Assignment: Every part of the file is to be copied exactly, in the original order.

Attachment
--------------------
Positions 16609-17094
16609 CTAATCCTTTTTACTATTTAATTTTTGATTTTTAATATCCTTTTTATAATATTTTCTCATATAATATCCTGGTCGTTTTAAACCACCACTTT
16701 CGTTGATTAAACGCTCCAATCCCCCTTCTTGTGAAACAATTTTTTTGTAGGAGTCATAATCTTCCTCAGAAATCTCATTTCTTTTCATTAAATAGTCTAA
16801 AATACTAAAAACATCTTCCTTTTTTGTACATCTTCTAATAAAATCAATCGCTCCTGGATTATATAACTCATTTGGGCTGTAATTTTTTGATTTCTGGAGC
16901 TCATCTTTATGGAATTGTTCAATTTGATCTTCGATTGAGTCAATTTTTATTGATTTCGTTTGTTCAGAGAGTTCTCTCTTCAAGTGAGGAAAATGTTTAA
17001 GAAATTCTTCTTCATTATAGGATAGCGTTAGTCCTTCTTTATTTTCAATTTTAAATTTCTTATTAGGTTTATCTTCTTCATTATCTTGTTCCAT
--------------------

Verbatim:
Positions 16609-17094
16609 CTAATCCTTTTTACTATTTAATTTTTGATTTTTAATATCCTTTTTATAATATTTTCTCATATAATATCCTGGTCGTTTTAAACCACCACTTT
16701 CGTTGATTAAACGCTCCAATCCCCCTTCTTGTGAAACAATTTTTTTGTAGGAGTCATAATCTTCCTCAGAAATCTCATTTCTTTTCATTAAATAGTCTAA
16801 AATACTAAAAACATCTTCCTTTTTTGTACATCTTCTAATAAAATCAATCGCTCCTGGATTATATAACTCATTTGGGCTGTAATTTTTTGATTTCTGGAGC
16901 TCATCTTTATGGAATTGTTCAATTTGATCTTCGATTGAGTCAATTTTTATTGATTTCGTTTGTTCAGAGAGTTCTCTCTTCAAGTGAGGAAAATGTTTAA
17001 GAAATTCTTCTTCATTATAGGATAGCGTTAGTCCTTCTTTATTTTCAATTTTAAATTTCTTATTAGGTTTATCTTCTTCATTATCTTGTTCCAT